Which Joe gave his name to ‘sloppy joes’? We look at five interesting sandwiches and their lexical origins.
A bladed African tool like a machete.
- ‘We went down the footpath to her house between a small army of native boys who were cutting the coarse grass with scythes, known in West Africa as pangas.’
- ‘Patice is given a panga, ploughshare, planer, bag of maize, bag of beans and small packets of tomato, onion, pumpkin and cabbage seed and he puts all of these in a hessian bag.’
- ‘Meanwhile, five people are battling for their lives after being attacked by two men armed with pangas and knives on Sunday around 03: 00 hours at a new market in Mkushi.’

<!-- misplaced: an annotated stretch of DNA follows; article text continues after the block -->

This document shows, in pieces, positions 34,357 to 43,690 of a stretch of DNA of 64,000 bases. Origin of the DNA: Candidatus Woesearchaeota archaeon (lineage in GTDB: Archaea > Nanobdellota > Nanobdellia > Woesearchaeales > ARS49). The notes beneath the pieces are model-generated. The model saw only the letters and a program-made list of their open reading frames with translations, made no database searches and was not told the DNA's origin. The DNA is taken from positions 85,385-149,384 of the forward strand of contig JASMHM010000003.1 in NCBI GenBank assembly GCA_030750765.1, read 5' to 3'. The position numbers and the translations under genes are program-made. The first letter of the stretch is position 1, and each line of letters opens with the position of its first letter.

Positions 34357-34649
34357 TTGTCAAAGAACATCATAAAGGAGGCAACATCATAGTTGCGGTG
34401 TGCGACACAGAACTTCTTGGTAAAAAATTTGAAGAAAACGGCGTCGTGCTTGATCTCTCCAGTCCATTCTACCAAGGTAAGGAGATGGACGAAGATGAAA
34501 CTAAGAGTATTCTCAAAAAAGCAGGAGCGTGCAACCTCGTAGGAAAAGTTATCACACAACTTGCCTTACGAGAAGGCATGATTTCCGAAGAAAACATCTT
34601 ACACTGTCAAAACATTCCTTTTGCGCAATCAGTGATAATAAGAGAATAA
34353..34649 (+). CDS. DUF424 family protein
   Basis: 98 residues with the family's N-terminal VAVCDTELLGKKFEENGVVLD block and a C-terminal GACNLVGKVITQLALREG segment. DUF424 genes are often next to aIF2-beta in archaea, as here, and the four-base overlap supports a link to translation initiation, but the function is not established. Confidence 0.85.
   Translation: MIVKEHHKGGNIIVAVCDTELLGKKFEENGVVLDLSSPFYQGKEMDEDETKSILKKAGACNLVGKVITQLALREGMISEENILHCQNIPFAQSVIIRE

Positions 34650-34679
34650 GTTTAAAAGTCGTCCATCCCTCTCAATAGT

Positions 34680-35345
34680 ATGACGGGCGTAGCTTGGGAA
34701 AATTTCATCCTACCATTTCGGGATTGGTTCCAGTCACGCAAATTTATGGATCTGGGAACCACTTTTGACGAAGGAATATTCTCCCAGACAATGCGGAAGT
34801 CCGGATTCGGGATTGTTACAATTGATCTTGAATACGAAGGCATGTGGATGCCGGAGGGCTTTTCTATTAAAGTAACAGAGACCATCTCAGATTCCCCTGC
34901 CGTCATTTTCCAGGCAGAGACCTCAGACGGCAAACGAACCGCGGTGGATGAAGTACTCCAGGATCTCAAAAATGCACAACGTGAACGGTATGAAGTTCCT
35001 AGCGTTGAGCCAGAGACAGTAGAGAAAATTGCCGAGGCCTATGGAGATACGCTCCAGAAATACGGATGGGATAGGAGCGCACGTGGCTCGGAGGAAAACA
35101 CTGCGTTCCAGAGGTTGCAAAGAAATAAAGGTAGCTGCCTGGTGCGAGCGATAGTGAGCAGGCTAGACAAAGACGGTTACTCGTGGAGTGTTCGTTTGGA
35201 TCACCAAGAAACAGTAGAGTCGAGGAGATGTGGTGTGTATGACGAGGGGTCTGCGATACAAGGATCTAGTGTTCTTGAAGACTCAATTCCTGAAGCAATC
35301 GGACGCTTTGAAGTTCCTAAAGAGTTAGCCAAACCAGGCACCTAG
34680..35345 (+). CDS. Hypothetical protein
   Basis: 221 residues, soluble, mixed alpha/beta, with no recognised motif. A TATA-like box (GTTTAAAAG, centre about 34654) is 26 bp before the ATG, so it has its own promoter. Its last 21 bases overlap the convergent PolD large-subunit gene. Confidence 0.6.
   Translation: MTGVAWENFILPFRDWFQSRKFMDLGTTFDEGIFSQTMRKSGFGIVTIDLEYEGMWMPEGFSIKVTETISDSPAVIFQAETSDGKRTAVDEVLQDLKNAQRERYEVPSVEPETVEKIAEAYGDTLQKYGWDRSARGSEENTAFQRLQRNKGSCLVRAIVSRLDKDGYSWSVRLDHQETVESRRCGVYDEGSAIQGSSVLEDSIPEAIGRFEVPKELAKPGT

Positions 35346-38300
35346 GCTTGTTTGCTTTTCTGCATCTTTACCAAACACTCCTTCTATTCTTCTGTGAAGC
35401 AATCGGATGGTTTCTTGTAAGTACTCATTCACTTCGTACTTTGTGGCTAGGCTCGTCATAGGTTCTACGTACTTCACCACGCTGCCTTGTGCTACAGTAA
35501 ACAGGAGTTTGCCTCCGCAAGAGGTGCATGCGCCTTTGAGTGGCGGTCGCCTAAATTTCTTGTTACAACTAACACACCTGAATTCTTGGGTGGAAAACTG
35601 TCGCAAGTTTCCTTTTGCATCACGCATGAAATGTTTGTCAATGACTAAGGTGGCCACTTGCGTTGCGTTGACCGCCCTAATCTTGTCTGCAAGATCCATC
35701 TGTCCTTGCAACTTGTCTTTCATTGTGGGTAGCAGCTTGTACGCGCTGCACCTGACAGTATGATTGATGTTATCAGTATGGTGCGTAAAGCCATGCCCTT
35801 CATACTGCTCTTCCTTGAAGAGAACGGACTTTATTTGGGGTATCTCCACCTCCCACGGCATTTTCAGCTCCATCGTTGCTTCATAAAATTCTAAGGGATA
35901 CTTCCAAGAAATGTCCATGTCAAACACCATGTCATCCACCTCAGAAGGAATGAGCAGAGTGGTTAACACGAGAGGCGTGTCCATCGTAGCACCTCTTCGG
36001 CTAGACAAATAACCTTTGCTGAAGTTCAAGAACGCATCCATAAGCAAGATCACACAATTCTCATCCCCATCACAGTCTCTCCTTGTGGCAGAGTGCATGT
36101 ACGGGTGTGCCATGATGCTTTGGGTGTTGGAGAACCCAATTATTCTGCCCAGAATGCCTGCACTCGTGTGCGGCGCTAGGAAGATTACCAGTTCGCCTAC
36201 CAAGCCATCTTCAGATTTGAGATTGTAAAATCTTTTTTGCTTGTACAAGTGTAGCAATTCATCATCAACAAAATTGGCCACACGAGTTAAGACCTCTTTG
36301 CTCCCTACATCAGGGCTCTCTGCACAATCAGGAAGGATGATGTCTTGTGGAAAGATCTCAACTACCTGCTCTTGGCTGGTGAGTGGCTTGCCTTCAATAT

- ‘‘We put our own lives at risk because these boys carry long knives and pangas when they enter the school premises,’ he said.’
- ‘These will be men who know their way around a panga, the weapon of choice in modern-day Africa, and I would put my life on the line for them.’
We take a look at several popular, though confusing, punctuation marks.
From Afghanistan to Zimbabwe, discover surprising and intriguing language facts from around the globe.
The definitions of ‘buddy’ and ‘bro’ in the OED have recently been revised. We explore their history and increase in popularity.